Leonardo DiCaprio Retrospective, Part 1:- Critters 3 (1991)

critters3_videoposterRating: 2 stars out of 5

So today we’re kicking off our look back over the career of Leonardo DiCaprio by starting with his debut big screen outing in Critters 3. Off the bat, I’m sure that most readers will safely assume that this is not a great movie and you’re spot on.

The movie is essentially a cheap and nasty immitation of some of the Spielberg’s most beloved and best works of the 70’s and 80’s. There are shades of Close Encounters, E.T., and most obviously, the Spielberg produced Gremlins. Unlike some of those classics however the script is shoddy, with no stand out characters. These characters also don’t carry and convey the dread and horror of what is really happening—it’s all just one big cartoon with no one really deasling with the fact that their step-father or friend has just been eaten alive. It feels like one big cartoon. There is no effort in the story telling or the film-making, although I must admit, the critters them selves are quite cool, if ridiculous.

Critters 3It’s kind of freaky seeing Leo at age 14/15. Many of his expressions and mannerisms are still there which make it more clear when looking at his later films which are really ‘Leo’s mannerisms’ as oppossed to the individual character he is portraying. Hearing little Leo say ‘horse shit’ exactly the way he does in Titanic, with the same expression on his face is something you have to see for yourself.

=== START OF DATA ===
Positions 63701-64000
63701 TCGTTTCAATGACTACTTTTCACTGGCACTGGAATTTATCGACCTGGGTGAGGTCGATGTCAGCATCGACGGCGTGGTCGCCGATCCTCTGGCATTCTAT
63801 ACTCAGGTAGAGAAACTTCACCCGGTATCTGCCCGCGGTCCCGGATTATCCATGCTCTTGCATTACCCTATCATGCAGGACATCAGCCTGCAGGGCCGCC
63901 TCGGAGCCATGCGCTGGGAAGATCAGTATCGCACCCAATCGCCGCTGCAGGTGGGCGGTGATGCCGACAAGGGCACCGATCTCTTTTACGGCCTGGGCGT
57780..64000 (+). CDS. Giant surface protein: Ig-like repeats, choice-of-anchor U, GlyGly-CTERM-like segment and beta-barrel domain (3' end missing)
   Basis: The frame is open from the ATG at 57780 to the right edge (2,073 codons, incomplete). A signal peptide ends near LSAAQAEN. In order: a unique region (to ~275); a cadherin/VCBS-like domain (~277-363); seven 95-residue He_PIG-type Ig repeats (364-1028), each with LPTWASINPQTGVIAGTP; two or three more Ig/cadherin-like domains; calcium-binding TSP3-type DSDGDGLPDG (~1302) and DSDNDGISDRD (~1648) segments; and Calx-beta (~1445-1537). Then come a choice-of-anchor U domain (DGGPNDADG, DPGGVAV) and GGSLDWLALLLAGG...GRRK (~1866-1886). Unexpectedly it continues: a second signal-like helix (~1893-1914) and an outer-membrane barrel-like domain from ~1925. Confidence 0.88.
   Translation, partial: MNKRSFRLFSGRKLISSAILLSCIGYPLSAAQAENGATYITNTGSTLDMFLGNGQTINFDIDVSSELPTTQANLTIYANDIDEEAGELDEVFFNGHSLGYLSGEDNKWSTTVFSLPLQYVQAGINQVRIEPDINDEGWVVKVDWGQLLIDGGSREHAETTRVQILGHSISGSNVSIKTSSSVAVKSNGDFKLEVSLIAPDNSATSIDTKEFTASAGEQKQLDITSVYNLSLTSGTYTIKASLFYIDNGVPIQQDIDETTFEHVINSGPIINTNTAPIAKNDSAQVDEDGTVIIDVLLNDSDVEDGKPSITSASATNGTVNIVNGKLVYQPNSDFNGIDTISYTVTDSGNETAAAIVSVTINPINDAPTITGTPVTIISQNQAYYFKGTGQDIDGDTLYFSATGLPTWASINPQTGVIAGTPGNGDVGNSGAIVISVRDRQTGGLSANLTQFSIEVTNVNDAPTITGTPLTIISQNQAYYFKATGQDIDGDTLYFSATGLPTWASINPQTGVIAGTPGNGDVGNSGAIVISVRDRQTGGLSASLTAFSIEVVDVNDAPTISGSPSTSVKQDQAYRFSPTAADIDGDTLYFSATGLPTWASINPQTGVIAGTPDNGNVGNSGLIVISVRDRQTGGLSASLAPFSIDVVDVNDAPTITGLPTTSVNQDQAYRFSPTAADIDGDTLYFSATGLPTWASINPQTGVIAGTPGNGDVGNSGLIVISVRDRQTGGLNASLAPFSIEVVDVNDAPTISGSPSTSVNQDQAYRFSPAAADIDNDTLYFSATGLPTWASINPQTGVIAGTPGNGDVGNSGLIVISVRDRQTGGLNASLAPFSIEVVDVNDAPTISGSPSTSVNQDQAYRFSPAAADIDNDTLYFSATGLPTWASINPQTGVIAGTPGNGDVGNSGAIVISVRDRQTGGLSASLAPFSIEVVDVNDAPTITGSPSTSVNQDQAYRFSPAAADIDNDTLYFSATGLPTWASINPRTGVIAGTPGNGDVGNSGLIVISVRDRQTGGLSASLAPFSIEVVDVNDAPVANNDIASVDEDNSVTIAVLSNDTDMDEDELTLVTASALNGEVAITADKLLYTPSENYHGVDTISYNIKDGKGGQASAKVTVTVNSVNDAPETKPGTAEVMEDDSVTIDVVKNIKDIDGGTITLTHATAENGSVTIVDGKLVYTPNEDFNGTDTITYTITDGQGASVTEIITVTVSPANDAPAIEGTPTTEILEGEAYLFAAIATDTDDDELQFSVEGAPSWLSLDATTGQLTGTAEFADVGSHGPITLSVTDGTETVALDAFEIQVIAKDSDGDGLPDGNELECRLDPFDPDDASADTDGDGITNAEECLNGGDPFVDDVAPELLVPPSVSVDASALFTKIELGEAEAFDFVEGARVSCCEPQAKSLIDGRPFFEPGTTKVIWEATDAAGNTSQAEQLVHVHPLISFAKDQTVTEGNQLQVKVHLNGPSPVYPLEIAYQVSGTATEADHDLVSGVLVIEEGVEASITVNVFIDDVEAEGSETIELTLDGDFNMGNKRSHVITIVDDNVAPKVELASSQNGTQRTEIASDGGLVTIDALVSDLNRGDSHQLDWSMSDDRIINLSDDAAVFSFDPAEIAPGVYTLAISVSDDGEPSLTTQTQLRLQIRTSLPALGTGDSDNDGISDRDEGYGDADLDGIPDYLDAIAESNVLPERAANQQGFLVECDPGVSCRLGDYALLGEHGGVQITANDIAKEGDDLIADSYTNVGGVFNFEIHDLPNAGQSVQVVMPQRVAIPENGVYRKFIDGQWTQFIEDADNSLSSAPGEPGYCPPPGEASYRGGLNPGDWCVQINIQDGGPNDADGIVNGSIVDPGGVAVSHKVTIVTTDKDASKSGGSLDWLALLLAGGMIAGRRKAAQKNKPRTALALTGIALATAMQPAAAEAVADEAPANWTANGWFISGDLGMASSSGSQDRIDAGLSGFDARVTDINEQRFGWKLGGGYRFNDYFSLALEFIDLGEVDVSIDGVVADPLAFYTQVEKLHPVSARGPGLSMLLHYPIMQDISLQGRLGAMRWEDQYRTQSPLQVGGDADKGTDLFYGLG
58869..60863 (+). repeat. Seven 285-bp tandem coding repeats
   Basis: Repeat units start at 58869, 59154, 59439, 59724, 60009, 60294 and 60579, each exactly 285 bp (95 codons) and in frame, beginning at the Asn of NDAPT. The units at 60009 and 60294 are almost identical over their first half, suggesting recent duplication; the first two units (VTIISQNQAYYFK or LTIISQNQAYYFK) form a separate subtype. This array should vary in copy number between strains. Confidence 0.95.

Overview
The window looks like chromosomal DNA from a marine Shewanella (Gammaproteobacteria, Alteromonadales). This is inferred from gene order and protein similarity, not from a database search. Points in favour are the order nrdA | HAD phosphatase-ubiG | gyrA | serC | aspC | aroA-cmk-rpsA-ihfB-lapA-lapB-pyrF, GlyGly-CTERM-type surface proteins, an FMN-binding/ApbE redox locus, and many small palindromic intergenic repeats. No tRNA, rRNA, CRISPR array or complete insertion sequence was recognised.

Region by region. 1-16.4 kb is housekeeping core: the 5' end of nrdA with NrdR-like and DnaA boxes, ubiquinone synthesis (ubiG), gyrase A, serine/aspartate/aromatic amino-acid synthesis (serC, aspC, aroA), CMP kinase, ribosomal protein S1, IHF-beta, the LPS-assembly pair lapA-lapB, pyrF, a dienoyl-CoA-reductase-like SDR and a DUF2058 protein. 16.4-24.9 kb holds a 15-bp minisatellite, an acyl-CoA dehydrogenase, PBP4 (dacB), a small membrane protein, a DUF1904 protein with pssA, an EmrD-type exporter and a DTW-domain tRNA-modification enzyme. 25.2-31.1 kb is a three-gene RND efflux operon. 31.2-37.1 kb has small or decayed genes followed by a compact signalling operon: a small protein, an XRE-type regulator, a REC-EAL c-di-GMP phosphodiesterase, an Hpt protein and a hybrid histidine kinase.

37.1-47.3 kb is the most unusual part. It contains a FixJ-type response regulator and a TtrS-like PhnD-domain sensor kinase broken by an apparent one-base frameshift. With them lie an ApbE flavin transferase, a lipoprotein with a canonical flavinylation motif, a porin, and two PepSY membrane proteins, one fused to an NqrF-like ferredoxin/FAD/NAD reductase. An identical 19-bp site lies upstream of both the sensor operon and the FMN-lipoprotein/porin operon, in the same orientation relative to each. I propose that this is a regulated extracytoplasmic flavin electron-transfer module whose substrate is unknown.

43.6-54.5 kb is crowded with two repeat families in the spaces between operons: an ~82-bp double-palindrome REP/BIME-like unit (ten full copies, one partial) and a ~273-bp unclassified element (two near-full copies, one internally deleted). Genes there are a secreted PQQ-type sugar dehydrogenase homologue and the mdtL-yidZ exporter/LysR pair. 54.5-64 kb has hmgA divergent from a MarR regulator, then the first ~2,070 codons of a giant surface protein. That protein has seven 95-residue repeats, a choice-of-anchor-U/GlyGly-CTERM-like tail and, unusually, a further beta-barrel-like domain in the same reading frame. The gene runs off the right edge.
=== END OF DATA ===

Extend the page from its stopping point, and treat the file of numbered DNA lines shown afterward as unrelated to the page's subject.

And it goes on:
If I’m honest, DiCaprio is the only reason I got through this film. There are films that are a lot worse than this, I can think of many, and it’s not that DiCaprio is particularly amazing at all, it’s just that he is the only familiar face and the only one that your eye is really drawn to.leo_1289227042

He has nothing really to work with from a performance stand point and as previously mentioned, the script does him absolutely no favours. Two things are quite clear to me from this first film though:-

1)       You can see the potential all over young Leo in his convicing dialogue for the most part as well as his screen presence.

2)      Down the line, Leo is going to be known as someone who carefully picks what films he does , often for it’s dramatic potential, but it’s clear as day here that this was just his first opportunity to get into a real movie and he took it. I’m not saying it’s a bad thing. He had to start somewhere and get more recognition. It’s just a very clear observation.

Check out the trailer below